“We worked with a few apartment brokers, and it was strange that many of them didn't even now if there was outdoor space, so they'd bring us to an apartment, we'd see that it didn't have a yard, and we'd move on," said McClain, who runs Merry Music Makers in Lakeview, a business focused on music education for children.
McClain's little ones aren't the only kids who have an opinion when it comes to housing, and in many cases youngsters’ views weigh heavily on parents’ real estate decisions, according to a 2018 Harris Poll survey of more than 2,000 U.S. adults.
Renters paid attention to their kids’ preferences even more: 83 percent said their children's opinions will be a factor when they buy a home.
The idea of involving children in a big decision is a great idea because it can help them feel a sense of control and ownership in what can be an overwhelming process, said Ryan Hooper, clinical psychologist in Chicago.
“Children may face serious difficulties in coping with significant moves, especially if it removes them from their current school or support system," he said.
Younger children should feel like they're choosing their home -- without actually getting a choice in the matter, said Adam Bailey, real estate attorney based in New York and author of the upcoming children's book Home," about the search for the perfect home from the viewpoint of a child.
Asking them questions about what they like about the backyard of a potential home -- or asking them where their toys would go in the house -- will make them feel like they're being included in the decision- making process, Bailey said.
Many of the aspects of homebuying aren't a consideration for children, said Tracey Hampson, a real estate agent based in Santa Clarita, Calif. And placing too much emphasis on their opinions can ruin a fantastic home purchase.
She has a client who has been house-hunting for a while, and he always asks his young children their opinion. But when this buyer finally decided to write an offer on a home with a pool, his children burst into tears because they didn't want a pool.
    They ended up not submitting an offer," Hampson said.” So speaking with your children before you make a real estate decision is wise, but I wouldn't base the purchasing decision solely on their opinions.”
    The other issue is that many children -- especially older ones -- may base their real estate knowledge on HGTV shows, which tend to focus on superficial aspects of real estate, said Aaron Norris of The Norris Group in Riverside, Calif.
They love Chip and Julie Gaines just as much as the rest of us," he said. HGTV has seriously changed how people view real estate. It's not shelter, it's a lifestyle. With that mindset change comes some serious money consequences."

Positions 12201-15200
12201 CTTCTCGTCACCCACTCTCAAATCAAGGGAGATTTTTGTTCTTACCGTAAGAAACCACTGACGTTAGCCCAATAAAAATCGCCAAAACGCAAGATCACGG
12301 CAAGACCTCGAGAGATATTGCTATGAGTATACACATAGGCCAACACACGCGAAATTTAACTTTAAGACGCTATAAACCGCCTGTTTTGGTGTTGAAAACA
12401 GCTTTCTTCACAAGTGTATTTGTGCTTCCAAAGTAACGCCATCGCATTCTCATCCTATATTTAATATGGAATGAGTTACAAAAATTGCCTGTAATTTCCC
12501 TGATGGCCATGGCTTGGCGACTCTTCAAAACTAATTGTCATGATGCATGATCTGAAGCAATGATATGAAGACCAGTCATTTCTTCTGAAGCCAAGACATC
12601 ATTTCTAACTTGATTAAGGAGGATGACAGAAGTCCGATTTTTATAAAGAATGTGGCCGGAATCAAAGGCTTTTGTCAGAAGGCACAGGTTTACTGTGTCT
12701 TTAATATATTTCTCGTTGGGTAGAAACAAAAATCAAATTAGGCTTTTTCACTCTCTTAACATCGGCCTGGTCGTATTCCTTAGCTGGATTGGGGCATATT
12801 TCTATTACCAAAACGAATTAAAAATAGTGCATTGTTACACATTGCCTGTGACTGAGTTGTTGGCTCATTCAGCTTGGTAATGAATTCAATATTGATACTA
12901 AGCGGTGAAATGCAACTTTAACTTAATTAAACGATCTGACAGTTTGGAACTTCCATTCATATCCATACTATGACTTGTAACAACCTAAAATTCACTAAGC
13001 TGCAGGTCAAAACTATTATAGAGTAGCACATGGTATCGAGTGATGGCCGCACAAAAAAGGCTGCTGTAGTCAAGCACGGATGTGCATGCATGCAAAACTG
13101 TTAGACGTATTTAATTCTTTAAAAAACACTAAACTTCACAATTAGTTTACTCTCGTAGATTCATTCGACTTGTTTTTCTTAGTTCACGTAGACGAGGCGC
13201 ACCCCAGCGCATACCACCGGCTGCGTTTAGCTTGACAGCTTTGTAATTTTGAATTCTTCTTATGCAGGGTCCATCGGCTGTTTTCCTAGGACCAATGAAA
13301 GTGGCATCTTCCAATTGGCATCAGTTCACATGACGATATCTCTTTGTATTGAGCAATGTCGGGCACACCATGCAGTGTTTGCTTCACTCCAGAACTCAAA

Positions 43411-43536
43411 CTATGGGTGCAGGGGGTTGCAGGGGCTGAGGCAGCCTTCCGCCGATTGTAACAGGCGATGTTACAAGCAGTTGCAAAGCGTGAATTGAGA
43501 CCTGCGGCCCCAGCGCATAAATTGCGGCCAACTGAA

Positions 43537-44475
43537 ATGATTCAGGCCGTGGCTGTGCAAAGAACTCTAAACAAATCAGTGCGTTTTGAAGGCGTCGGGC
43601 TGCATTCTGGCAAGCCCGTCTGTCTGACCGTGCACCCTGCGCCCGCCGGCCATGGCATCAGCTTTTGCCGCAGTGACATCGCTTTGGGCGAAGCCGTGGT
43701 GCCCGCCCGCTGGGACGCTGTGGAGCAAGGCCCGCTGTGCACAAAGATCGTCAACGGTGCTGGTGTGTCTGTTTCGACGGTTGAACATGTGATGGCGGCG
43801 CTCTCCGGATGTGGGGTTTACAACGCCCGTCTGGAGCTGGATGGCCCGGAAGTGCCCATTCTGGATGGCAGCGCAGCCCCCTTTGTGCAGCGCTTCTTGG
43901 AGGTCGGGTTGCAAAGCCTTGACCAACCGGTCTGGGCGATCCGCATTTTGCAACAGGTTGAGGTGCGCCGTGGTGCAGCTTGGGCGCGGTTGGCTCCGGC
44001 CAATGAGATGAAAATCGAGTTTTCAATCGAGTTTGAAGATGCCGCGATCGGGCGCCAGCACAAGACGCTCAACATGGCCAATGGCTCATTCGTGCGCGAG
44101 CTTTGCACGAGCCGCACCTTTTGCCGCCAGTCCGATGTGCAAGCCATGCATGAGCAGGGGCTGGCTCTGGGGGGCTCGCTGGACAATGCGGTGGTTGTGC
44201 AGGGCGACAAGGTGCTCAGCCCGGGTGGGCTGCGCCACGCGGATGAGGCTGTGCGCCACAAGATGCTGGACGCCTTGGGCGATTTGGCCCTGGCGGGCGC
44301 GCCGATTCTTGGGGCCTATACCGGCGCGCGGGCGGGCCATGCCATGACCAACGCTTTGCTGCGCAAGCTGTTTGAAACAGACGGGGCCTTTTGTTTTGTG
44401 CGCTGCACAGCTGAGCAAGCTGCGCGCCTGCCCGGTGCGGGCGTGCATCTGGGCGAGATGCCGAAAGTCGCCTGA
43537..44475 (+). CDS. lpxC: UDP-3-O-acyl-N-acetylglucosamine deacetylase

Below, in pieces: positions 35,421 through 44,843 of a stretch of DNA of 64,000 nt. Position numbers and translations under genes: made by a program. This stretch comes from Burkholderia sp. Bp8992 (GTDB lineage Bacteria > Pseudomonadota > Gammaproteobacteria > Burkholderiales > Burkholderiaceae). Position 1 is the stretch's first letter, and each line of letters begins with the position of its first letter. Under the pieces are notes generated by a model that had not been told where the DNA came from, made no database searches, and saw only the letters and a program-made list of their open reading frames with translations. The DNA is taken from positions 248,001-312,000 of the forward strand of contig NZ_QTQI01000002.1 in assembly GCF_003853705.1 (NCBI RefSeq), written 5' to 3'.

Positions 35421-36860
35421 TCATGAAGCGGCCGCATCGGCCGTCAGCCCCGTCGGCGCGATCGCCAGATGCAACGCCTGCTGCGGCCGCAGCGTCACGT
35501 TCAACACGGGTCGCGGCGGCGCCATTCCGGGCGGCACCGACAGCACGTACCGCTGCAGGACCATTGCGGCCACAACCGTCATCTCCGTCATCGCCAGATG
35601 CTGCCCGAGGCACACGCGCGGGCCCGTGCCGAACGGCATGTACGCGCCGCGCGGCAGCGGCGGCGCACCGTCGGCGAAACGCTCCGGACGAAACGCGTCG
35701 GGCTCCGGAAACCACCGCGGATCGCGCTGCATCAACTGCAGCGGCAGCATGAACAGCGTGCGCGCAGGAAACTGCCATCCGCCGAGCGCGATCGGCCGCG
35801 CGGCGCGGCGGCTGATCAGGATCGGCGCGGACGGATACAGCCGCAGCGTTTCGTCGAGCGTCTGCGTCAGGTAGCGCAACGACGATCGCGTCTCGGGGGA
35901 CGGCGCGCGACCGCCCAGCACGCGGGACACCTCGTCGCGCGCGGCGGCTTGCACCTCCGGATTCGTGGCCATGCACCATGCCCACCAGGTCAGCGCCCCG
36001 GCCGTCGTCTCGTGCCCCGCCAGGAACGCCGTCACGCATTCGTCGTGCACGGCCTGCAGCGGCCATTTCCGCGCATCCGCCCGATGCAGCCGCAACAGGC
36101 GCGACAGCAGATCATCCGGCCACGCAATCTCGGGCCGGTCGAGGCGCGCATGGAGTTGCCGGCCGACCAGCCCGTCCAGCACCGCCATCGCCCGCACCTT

Kids tend to get stuck in the features and the immediate benefits to them personally, Norris said. And while their opinions on those elements shouldn't reign supreme, the home buying process could be a time to start talking to kids about money, budgeting, homeownership and other financial decisions.
 “Their opinions can change tomorrow,” Garner said "as harsh as it may be to say, that decision should likely not be made contingent on a child's opinions, but rather made for them with great consideration into what home can meet their needs best – and give them an opportunity to customize it a bit and make it their own."
This advice is more relevant now than ever before, even as more parents want to embrace the ideas of their children, despite the current housing crunch.
Today, wannabe homebuyers have to be more open when it comes to must-haves and what you can compromise on, Hampson said.
And speaking of compromise: The McClain kids, hungry for outdoor space, fell in love with a home in the North Park neighborhood that had a large yard. But it wasn’t ideal by their parents’ standards.
The family ended up renting a house in North Center that had a smaller yard, but it was still big enough for playtime.
I had to do a bit of a sales job with the kids since they loved the yard in North Park," McClain said. But there's a hammock they lounge on, a spot to jump rope, a place to play in the. sprinkler, and an area to write with sidewalk chalk."
  A.     notes that aspects like children’s friends and social activities should be considered upon homebuying.
41. Ryan Hopper B.      believes that homebuying decisions should be based on children’s needs rather than their opinions.
42. Adam Bailey C.      assumes that many children’s views on real estate are influenced by the media.
43. Tracey Hampson D.     remarks that significant moves may pose challenges to children.
44. Aaron Norris E.      says that it is wise to leave kids in the dark about real estate decisions.
45. Julie Garner F.       advises that home purchases should not be based only on children’s opinions.
  G.     thinks that children should be given a sense of involvement in homebuying decisions.
Section III Translation
46. Directions:
Translate the following text into Chinese. Write your translation on the ANSWER SHEET. (15 points)
It is easy to underestimate English writer James Herriot. He had such a pleasant, readable style that one might think that anyone could imitate it. How many times have I heard people say, “I could write a book. I just haven’t the time.” Easily said. Not so easily done. James Herriot, contrary to popular opinion, did not find it easy in his early days of, as he put it, “having a go at the writing game”. While he obviously had an abundance of natural talent, the final, polished work that he gave to the world was the result of years of practising, re-writing and reading. Like the majority of authors, he had to suffer many disappointments and rejections along the way, but these made him all the more determined to succeed. Everything he achieved in life was earned the hard way and his success in the literary field was no exception.
Section IV Writing
Part A
47. Directions:
Suppose Professor Smith asked you to plan a debate on the city traffic. Write him an email to
1) suggest a specific topic with your reasons, and
2) tell him about your arrangement.
You should write about 100 words on the ANSWER SHEET.
Do not use your own name. Use “Li Ming” instead. (10 points)
Part B
48. Directions:
Write an essay based on the chart below. In your writing, you should
1) interpret the chart, and
2) give your comments.
You should write about 150 words on the ANSWER SHEET. (15 points)